Science & Technology

Antibiotic Susceptibility Testing in Less Than 30 Min Using Direct Single-cell Imaging ( PNAS) Antibiotic resistance is a global threat to human health. The problem is aggravated by unnecessary and incorrect use of broad spectrum antibiotics. One way to provide correct treatment and slow down the development of antibiotic resistance is to assay the susceptibility profile of the infecting bacteria before treatment is initiated and let this information guide the choice of antibiotic. Here, we present an antibiotic susceptibility test that is sufficiently fast to be used at the point of care. We show that it is possible to determine if a urinary tract infection is caused by resistant bacteria within 30 min of loading a urine sample, even if the bacterial concentration in the urine is very low. Go to article

Pew to Launch Information-sharing Platform to Spur Antibiotic Discovery ( Pew Charitable Trusts) The Pew Charitable Trusts announced today that it will create a digital platform allowing researchers to share data, ideas, and insights to spur the discovery of innovative new antibiotics needed in the battle against the growing global threat of drug-resistant bacteria, or superbugs. Go to article

Scientists Hack a Computer Using DNA ( MIT Technology Review) In what appears to be the first successful hack of a software program using DNA, researchers say malware they incorporated into a genetic molecule allowed them to take control of a computer used to analyze it. The biological malware was created by scientists at the University of Washington in Seattle, who call it the first "DNA-based exploit of a computer system." Go to article

Birth of CRISPR'd Pigs Advances Hopes for Turning Swine into Organ Donors ( STAT) Bioengineer Luhan Yang swiped through the photos on her phone until she got to one that made her beam: It showed her crouching down by a pudgy, wide-eyed newborn she calls "my baby." This newborn is a pig, and it's the first to be born with dozens of genetic changes that could enable scientists to turn swine into a source of organs for human transplants, Yang and her colleagues reported on Thursday in Science. Go to article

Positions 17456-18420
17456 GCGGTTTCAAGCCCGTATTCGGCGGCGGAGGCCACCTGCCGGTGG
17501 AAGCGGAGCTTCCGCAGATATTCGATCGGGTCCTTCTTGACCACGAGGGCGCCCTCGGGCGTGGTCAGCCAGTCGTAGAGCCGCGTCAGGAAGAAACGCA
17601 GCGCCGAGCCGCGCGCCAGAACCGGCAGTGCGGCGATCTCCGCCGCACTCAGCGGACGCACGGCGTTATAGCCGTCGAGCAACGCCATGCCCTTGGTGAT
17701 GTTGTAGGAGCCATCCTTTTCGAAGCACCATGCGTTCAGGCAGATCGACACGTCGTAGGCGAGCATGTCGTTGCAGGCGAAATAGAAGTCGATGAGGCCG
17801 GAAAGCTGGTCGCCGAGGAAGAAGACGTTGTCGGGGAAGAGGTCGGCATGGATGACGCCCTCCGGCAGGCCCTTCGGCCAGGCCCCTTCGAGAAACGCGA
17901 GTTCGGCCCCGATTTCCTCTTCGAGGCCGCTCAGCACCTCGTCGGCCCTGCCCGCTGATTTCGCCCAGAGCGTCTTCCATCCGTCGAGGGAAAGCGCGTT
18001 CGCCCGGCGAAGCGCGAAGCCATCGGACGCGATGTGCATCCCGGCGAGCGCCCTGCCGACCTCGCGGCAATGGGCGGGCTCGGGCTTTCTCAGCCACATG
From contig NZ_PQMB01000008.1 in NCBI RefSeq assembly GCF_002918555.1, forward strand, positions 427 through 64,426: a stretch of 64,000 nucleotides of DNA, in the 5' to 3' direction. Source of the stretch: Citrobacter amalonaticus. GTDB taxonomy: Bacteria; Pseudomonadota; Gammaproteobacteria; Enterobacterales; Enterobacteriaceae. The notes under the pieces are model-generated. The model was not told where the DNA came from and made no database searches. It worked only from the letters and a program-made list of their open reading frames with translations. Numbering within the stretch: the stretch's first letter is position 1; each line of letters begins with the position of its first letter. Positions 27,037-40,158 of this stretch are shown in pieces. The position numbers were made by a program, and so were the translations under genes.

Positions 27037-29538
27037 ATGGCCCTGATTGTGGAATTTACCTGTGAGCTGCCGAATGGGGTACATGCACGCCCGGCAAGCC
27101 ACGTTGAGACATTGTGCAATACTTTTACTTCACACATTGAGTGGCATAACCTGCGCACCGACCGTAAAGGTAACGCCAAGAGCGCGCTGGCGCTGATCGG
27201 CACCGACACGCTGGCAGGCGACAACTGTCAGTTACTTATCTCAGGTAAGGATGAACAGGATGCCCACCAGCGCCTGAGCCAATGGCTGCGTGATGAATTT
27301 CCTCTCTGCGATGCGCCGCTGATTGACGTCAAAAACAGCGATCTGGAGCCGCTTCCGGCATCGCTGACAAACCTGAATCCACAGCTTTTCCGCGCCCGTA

Strengthening the Disaster Resilience of the Academic Biomedical Research Community Protecting the Nation's Investment ( National Academies of Sciences, Engineering, and Medicine: Health and Medicine Division) The US has experienced and continues to face the threat of disasters, and, like all entities, the academic biomedical research community can be affected. The academic biomedical research community is a hub of employment, economic productivity, and scientific progress. Given the crucial contribution and substantial integration of these institutions into the national fabric, the National Academies of Sciences, Engineering, and Medicine convened an expert committee to develop recommendations and guidance to enhance the disaster resilience of the academic biomedical research community. Go to article


Other 21st Century Threats

Alaskan Towns at Risk from Rising Seas Sound Alarm as Trump Pulls Federal Help ( The Guardian) The US government's withdrawal from dealing with, or even acknowledging, climate change may have provoked widespread opprobrium, but for Alaskan communities at risk of toppling into the sea, the risks are rather more personal. Go to article